We can’t escape the fact that our nation’s treatment of African Americans represents an indelible stain on its soul. Between 1619, when a Dutch ship first brought African slaves ashore at Jamestown, and 1865, when the 13th Amendment officially outlawed slavery, as many as 9 million Africans and their descendants were held in bondage and servitude in the United States. These men and women were routinely murdered, raped, beaten, and deprived of the most basic human rights.
Nor did the oppression of African Americans end with the abolition of slavery. From lynching to the rise and fall and rise of the Klan to legally enforced segregation, slavery was followed by more than a century and a half of second‐class citizenship. And even in the decades since the worst aspects of Jim Crow were finally outlawed in the 1960s, the treatment of African Americans has remained unequal.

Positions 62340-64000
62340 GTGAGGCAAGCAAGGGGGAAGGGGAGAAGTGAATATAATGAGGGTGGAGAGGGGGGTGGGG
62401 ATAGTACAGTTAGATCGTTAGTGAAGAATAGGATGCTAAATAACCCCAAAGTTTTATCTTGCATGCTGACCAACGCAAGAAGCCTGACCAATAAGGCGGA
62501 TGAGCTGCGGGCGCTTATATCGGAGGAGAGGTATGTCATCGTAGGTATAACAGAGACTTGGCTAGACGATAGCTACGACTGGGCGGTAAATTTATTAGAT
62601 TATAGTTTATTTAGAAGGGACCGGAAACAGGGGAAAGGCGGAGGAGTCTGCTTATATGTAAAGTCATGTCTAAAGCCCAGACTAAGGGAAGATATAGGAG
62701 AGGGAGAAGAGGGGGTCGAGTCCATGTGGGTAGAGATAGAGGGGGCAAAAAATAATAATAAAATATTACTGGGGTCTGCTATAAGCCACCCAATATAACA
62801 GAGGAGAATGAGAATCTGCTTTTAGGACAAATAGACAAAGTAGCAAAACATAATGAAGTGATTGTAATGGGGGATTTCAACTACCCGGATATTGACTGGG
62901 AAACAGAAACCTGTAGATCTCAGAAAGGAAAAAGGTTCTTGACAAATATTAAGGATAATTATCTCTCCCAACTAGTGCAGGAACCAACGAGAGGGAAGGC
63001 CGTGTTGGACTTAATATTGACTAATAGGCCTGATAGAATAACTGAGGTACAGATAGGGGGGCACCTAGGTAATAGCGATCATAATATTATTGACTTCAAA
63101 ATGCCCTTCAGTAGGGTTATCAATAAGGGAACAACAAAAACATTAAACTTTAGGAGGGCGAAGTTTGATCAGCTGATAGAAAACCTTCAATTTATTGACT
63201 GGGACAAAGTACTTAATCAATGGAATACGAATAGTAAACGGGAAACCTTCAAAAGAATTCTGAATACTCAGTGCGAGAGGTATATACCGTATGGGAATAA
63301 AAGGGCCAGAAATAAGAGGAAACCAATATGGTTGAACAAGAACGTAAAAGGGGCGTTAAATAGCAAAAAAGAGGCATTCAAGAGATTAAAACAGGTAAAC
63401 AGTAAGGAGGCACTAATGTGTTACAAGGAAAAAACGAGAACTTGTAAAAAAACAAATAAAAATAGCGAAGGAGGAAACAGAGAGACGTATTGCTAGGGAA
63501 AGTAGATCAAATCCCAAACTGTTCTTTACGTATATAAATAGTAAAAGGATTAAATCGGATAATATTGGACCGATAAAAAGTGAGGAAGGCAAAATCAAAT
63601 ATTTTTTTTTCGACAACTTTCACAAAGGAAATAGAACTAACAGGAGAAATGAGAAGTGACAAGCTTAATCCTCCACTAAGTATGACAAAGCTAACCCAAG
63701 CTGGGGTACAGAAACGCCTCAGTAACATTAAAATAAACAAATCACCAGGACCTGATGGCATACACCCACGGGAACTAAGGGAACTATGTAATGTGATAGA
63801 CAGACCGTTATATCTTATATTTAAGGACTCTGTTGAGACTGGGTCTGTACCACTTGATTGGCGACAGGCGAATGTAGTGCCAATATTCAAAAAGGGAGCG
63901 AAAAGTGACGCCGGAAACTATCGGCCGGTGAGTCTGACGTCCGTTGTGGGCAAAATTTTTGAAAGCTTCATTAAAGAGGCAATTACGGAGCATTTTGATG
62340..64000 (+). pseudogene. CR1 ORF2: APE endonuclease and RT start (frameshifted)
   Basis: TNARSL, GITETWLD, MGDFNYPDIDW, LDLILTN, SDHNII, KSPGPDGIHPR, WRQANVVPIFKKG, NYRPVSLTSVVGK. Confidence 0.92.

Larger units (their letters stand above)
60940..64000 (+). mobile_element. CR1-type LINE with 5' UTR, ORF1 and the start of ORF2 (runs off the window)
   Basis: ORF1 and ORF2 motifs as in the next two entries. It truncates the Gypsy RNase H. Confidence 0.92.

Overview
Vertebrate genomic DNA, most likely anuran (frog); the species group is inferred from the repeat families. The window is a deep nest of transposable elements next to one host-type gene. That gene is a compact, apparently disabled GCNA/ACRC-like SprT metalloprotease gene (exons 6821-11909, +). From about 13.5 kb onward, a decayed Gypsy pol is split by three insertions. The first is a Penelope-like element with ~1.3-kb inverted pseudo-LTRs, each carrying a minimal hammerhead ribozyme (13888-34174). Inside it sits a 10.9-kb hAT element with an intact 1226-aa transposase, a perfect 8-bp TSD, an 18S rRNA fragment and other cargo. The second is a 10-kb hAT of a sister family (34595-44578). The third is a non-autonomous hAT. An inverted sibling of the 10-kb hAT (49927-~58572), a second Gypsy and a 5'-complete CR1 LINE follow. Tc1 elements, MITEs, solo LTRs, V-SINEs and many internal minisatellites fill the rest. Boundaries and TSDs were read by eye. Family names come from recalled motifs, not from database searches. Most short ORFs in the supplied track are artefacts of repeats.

Far too many conservatives pretend that the mere removal of legal barriers to African‐American progress instantly created a level playing field. In reality, even if overt discrimination has greatly diminished today, the consequences of past discrimination are still with us. From abuses in the criminal‐justice system to continued discrimination in employment, housing, and education, full equality remains as more aspiration than reality.